Emma and the Blue Genie by Cornelia Funke

Emma and the Blue GenieInformation

Goodreads: Emma and the Blue Genie
Series: None
Source: Library
Publication Date: 2014 (original 2002)
Translator: Oliver Latsch
Illustrator: Kerstin Meyer


Emma loves to sit beside the ocean and listen to the waves.  One night she finds more than she bargained for when a bottle washes up on shore and she releases a blue genie.  Karim, however, cannot grant any more wishes until he retrieves his nose ring from the yellow genie who stole it.  Along with her faithful dog, Emma will journey to Karim’s homeland to steal back the ring and save a country.


Emma and the Blue Genie features a spunky heroine, a faithful doggy, and a captivating plotline.  Add a few quirky secondary characters, some annoying brothers, and the beauty of the moonlight on the ocean and you have everything you need for a delightful fairytale.  Unfortunately, though I prepared myself to be charmed, the execution of the plot left me feeling cheated.

The narration drew me in from the start.  Charming and knowing, it introduces Emma with her boisterous brothers and her need for solitude by the waves.  It evokes familiarity and wonder and longing in quick succession.  It is a translation, but it feels like it could be the original.  It seems like the type of narration that guarantee a most fantastic story.

However, though I loved the bold Emma and her equally bold (though small) dog, and though I eagerly flew with them to strange lands and new adventures, I ultimately wanted more from them than I received.  Emma, you see, volunteers to travel with her new friend the blue genie Karim to save his caliph and retrieve his nose ring from a very evil yellow genie.  She insists that her plucky dog can help.  However, (and this is a SPOILER) Emma and her dog do not live up to her word.  Emma does nothing but fall into that fatal trap of so many excellent female characters–she arrives only to get herself captured and then  needs to be rescued by the men.  She does not in any way help them, not even providing advice or a minor distraction.  Arguably she informs Karim of the location of his nose ring, but it’s not much to boast of, considering the evil genie is wearing it in plain sight.  Her dog proves a little more assertive, barking at the genie when no one else will dare speak against him.  It’s a small victory.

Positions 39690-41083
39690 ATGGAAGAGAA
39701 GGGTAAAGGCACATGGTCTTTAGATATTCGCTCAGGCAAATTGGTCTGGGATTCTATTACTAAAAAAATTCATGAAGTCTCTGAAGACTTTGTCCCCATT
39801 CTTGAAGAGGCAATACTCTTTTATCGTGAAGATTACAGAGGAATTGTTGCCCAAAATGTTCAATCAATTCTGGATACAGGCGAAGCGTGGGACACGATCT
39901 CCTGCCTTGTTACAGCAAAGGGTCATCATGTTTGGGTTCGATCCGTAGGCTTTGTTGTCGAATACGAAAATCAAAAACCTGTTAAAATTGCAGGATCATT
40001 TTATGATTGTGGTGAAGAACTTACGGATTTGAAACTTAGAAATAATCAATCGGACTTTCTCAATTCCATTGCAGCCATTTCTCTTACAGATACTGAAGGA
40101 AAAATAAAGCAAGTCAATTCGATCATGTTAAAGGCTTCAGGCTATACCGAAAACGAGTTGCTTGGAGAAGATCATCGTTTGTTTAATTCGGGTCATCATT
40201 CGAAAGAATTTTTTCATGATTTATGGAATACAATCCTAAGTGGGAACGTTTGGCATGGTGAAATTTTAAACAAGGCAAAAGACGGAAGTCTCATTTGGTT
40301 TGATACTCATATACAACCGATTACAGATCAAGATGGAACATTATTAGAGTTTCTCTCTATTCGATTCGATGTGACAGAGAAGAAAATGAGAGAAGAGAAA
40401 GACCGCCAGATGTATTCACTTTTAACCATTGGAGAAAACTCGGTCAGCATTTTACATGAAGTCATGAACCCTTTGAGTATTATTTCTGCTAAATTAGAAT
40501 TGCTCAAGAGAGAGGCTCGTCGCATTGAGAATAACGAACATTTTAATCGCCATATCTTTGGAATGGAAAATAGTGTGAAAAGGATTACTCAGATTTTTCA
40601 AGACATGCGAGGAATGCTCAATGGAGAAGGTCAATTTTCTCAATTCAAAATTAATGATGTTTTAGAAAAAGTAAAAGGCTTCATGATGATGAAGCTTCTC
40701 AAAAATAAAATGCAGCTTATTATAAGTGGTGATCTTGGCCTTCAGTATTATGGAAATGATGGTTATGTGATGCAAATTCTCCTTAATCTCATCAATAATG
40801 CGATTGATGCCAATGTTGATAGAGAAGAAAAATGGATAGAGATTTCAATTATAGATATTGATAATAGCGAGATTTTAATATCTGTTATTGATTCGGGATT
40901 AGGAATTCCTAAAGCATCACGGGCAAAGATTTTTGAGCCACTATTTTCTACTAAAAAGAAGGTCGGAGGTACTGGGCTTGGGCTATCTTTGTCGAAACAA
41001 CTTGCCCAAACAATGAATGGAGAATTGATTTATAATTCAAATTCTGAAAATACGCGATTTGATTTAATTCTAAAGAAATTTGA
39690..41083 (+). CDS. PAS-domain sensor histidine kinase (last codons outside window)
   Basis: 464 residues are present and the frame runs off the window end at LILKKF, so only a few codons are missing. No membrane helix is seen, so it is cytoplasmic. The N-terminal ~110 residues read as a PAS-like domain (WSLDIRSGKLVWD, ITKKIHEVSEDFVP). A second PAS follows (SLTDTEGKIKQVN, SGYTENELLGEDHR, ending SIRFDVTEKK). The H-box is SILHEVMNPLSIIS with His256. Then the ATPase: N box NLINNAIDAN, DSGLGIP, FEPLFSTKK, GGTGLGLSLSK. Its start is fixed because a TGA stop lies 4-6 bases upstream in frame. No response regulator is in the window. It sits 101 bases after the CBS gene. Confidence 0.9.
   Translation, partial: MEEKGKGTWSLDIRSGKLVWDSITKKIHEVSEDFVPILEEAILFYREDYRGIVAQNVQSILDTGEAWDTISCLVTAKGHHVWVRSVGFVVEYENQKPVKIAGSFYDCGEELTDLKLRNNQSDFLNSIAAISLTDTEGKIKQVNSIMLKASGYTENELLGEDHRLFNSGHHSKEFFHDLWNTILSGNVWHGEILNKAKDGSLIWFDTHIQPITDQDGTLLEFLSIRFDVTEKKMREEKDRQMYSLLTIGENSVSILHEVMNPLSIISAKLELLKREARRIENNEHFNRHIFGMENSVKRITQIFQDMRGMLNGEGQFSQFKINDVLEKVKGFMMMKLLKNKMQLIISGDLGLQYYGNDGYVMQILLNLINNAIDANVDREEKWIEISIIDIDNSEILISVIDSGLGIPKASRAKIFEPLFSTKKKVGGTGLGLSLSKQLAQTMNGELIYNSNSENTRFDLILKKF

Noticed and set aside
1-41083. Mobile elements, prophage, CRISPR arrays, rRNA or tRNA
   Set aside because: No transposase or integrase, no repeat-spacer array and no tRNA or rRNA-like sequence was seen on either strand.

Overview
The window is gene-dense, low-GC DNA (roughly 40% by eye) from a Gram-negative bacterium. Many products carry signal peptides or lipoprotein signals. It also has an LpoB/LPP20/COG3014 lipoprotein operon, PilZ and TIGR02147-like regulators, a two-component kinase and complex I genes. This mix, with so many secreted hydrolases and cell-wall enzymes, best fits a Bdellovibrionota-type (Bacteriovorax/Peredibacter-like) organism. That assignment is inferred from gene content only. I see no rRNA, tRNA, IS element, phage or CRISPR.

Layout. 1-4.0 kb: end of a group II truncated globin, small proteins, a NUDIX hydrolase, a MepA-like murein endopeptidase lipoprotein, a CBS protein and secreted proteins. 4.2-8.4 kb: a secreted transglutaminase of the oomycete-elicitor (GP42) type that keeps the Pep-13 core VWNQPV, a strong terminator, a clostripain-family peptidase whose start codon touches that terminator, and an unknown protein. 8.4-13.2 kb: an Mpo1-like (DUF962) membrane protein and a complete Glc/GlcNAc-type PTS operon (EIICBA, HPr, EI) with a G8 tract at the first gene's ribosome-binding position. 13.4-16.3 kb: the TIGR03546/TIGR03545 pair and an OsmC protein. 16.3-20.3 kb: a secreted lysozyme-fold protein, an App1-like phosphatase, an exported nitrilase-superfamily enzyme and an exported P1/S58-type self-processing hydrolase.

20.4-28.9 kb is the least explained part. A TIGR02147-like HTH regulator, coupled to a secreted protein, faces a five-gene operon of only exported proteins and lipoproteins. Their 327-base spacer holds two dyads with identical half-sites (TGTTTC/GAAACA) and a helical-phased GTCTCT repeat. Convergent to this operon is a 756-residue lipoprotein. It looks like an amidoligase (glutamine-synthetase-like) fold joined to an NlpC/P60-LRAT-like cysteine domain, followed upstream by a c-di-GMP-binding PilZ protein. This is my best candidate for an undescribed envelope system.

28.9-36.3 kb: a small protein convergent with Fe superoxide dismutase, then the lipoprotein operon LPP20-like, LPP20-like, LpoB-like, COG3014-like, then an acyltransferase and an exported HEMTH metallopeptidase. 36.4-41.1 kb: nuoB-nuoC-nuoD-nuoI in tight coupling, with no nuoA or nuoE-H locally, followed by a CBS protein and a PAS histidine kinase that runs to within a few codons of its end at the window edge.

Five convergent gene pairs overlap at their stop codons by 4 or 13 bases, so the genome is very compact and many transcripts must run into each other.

Despite the charm of the story and the narration, I found I simply could not enjoy yet another narrative where the female does nothing but get herself captured.  I understand Emma is a young girl and not likely to prove a match for a powerful genie, but she could have had a little more agency–just the tiniest smidge!  I like her wonder, her thirst for beauty, and her bravery–I just wish she could use those things to create her own story, rather than sitting around in someone else’s.

4 thoughts on “Emma and the Blue Genie by Cornelia Funke

  1. Briana says:

    I have definitely felt cheated by books like this in the past. I do think the “unsuccessful hero” thing can be done–not everyone has to do everything to save the world–but you’re right that the reader usually needs them to do SOMETHING beyond having a good intention. Frodo, perhaps, is a great example of someone who can’t save the world alone, but who does the best he can. I don’t think many people feel cheated by LotR!


    • Krysta says:

      Well, Frodo makes an arduous journey across Middle-earth all while avoiding dangerous enemies and bearing the burden of the Ring. That’s heroic. Even if Emma had exerted herself to make the journey to the nose ring and then been captured, that would have been something.


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